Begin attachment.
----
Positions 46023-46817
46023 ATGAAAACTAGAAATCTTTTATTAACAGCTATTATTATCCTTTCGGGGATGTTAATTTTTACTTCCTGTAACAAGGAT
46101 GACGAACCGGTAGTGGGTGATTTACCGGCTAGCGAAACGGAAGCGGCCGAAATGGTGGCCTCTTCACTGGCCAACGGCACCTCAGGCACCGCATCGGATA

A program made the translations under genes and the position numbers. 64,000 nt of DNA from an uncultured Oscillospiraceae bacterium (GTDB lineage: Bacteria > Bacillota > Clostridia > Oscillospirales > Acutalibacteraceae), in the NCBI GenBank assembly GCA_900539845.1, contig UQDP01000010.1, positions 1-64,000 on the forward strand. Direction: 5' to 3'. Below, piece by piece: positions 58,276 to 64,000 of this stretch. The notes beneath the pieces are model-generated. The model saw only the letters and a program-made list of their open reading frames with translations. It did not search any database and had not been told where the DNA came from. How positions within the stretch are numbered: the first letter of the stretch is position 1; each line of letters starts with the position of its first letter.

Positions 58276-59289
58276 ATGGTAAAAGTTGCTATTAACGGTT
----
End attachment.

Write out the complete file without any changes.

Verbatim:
Positions 46023-46817
46023 ATGAAAACTAGAAATCTTTTATTAACAGCTATTATTATCCTTTCGGGGATGTTAATTTTTACTTCCTGTAACAAGGAT
46101 GACGAACCGGTAGTGGGTGATTTACCGGCTAGCGAAACGGAAGCGGCCGAAATGGTGGCCTCTTCACTGGCCAACGGCACCTCAGGCACCGCATCGGATA

A program made the translations under genes and the position numbers. 64,000 nt of DNA from an uncultured Oscillospiraceae bacterium (GTDB lineage: Bacteria > Bacillota > Clostridia > Oscillospirales > Acutalibacteraceae), in the NCBI GenBank assembly GCA_900539845.1, contig UQDP01000010.1, positions 1-64,000 on the forward strand. Direction: 5' to 3'. Below, piece by piece: positions 58,276 to 64,000 of this stretch. The notes beneath the pieces are model-generated. The model saw only the letters and a program-made list of their open reading frames with translations. It did not search any database and had not been told where the DNA came from. How positions within the stretch are numbered: the first letter of the stretch is position 1; each line of letters starts with the position of its first letter.

Positions 58276-59289
58276 ATGGTAAAAGTTGCTATTAACGGTT